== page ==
Later, Chicago house mainstay Felix Da Housecat delivers a solid DJ set. Next, Beats Antique appears on one of the larger stages in their usual animal masks. A live drummer plays along to pre-recorded mixes while two bandmates dance onstage. Watching the show, I begin to wonder how much people would pay to watch me drum along to records in my basement while wearing a lucha libre mask...it's clearly beer time again.
After Beats Antique, the day takes a turn for the indie. Back at a smaller stage, Yacht performs a thoroughly enjoyable synth-pop set. Later, post-punkers The Rapture deliver the closest thing to a rock show so far on the weekend. Both bands leave me with a pretty good feeling about the festival, but I decide to rest my ears in the silent disco while I wait for Atmosphere. Unfortunately, I wait too long, and the crowd is far too deep to gain a favorable position. I stick it out, but not being able to hear the vocals in the mix (essential for a hip hop group), I leave early to make sure I can at least have a good place to stand for Umphrey's McGee. The strange marriage of jam bands and dance music at festivals has never really made sense to me. The only thing they seem to have in common is their fans' affinity for psychotropics. Nevertheless, as a closet jam band enthusiast, I am happy to see the Chicago natives. Fan or not of their particular brand of prog/jam rock, their technical prowess is undeniable. The relatively short (by jam standards) 90 minute set provides a musical craftsmanship unmatched by any other artists on offer at North Coast. Just before the encore, vocalist Brendan Bayliss tells the crowd, “Today was a good day.” I am inclined to agree.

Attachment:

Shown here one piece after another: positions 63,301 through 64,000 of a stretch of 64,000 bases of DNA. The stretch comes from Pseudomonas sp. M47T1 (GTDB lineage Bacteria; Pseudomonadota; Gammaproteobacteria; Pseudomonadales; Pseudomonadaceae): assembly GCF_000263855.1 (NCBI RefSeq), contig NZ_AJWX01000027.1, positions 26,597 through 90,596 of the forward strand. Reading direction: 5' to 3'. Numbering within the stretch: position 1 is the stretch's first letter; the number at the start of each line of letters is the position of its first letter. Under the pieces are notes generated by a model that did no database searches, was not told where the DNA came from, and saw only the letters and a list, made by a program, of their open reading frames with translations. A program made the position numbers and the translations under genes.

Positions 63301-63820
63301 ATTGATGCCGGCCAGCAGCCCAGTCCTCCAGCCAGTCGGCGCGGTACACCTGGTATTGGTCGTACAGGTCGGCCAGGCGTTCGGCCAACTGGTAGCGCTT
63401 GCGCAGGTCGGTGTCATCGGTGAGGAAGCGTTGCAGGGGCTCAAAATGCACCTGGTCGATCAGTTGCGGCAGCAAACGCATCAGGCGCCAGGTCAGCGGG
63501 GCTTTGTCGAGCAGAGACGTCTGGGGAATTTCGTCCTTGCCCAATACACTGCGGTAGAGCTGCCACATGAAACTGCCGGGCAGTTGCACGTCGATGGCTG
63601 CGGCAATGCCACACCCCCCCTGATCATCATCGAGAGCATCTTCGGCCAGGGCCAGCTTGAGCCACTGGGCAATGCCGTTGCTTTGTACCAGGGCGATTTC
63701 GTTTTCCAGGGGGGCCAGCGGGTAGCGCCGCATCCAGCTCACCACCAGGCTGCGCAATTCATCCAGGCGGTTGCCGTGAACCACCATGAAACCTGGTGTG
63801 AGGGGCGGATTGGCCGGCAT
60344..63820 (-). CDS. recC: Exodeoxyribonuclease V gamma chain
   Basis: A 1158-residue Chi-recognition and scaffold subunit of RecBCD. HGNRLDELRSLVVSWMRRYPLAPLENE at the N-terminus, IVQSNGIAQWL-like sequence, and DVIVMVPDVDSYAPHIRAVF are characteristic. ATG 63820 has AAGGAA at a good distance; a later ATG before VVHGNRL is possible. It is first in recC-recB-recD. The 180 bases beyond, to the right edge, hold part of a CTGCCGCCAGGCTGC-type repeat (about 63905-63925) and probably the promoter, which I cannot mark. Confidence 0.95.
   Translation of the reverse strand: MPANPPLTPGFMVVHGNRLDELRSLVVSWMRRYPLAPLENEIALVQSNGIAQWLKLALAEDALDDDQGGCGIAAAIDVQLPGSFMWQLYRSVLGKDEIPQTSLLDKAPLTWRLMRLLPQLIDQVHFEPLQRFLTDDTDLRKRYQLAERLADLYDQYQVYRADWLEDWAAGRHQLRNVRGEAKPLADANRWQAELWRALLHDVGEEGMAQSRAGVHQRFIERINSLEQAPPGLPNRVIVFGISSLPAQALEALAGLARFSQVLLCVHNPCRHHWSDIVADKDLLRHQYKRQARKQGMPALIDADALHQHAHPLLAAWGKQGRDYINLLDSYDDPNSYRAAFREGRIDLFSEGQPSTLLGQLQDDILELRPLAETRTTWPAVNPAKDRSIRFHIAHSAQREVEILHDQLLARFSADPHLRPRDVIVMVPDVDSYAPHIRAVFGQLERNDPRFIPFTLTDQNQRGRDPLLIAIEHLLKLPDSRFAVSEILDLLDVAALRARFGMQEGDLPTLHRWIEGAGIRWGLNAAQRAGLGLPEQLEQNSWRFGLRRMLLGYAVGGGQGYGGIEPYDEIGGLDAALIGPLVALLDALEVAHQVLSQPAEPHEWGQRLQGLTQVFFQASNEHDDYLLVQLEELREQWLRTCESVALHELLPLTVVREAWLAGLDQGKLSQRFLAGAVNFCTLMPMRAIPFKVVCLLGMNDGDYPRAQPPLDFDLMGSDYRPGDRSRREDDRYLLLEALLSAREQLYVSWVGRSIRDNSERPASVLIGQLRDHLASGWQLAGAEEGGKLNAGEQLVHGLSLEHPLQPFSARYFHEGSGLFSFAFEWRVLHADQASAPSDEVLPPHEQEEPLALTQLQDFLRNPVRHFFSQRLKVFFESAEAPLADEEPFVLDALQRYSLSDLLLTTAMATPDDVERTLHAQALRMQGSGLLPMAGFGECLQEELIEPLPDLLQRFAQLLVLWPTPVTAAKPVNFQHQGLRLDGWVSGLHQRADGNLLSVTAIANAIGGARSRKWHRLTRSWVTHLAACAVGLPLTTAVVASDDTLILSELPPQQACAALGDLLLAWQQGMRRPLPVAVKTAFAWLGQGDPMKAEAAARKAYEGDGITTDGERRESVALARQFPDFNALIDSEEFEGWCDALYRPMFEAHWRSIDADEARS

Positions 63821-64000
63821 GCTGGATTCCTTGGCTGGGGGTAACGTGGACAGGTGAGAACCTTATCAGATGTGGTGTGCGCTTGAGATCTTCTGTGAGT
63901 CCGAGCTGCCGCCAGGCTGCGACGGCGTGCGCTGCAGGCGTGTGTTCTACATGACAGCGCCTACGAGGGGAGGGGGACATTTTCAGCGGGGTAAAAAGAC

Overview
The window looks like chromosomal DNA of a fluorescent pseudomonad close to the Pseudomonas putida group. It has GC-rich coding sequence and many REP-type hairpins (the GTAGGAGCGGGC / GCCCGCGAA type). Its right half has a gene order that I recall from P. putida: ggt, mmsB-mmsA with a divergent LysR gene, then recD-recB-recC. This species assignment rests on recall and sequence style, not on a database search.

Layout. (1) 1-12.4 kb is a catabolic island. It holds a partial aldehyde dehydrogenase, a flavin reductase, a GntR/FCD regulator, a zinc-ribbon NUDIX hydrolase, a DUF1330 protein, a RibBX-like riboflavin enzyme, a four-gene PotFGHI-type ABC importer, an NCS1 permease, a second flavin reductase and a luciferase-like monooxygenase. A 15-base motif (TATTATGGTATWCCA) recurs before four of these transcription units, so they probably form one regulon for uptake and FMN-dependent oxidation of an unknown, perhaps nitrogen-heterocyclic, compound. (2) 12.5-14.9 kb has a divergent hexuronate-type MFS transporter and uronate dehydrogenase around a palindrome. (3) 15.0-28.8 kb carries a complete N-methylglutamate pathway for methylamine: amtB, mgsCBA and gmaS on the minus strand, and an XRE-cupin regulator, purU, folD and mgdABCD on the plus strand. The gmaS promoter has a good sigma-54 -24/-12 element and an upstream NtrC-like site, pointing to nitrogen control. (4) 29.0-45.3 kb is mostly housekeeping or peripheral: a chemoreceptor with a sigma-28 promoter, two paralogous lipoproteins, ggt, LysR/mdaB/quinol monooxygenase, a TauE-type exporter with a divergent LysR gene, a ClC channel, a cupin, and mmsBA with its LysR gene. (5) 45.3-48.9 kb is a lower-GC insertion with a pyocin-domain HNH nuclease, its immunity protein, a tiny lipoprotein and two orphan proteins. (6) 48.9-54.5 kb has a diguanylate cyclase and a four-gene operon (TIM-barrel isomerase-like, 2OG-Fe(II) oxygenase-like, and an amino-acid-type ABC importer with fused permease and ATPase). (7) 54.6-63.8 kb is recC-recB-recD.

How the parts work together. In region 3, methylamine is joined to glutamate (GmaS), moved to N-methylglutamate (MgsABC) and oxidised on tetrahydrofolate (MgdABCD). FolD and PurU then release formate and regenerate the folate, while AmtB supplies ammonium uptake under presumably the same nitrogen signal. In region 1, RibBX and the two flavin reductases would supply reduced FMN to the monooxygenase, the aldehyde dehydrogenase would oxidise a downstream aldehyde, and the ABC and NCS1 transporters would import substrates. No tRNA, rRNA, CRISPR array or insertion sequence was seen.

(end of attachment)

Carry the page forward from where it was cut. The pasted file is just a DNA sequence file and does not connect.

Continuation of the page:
Sunday's lineup is the most underwhelming. I arrive just barely too late to see the New Orleans outfit Rebirth Brass Band, but just in time for the entirety of Van Ghost's set. The Chicago street fair regulars seem even more incongruous than Umphrey's McGee at this festival, but their Americana classic rock goes over well with the admittedly thin crowd. Digitalism provides the only other highlight of the day, turning out a thumping DJ set of tech-house and indie electro. I hear a number of people around me ask aloud “Who are these guys?,” and I can tell the German duo have earned themselves a new batch of fans.
Unfortunately the rest of the day is sparse. Boombox puts forth a thoroughly uninspired set filled with boring electronic drum beats and lazy guitar noodling. I leave to investigate Modestep, about whom I admittedly plead ignorance, but I'm a fan of German techno purveyors Modeselektor and I hope for some commonality. Alas, Modestep are closer to a pseudo-electronic group combining the musicality of dubstep, the subtlety of stadium anthems, and aesthetics inspired by a childhood of listening to Linkin Park.
North Coast Music Festival feels a lot like the Sahara tent at Coachella extrapolated to four stages. With some exceptions, the weekend serves to reinforce an emerging trend of homogeneity in dance music today. It should be reasonable to assume I won't hear the same song twice played by two different artists at one festival, yet I did. Much of the EDM that seems to be taking over the airwaves is too familiar, too played out. The difference between many DJs seems to be a matter of packaging. These days it is not too uncommon to hear people talk about an electronic performance in terms of its “crazy visuals” instead of the music. Festival-goers are given the choice between headliners on Sunday: Pretty Lights, an artist whose very name drops the insinuation that audio is the primary component in his performances, and Steve Angello, the Swedish House Mafia figure whom many now accuse of miming his DJ sets. This seemed a fitting finale for a festival showcasing contemporary EDM. I decide to beat the traffic. On my way out, Groupon urges me to “never forgot that this happened.”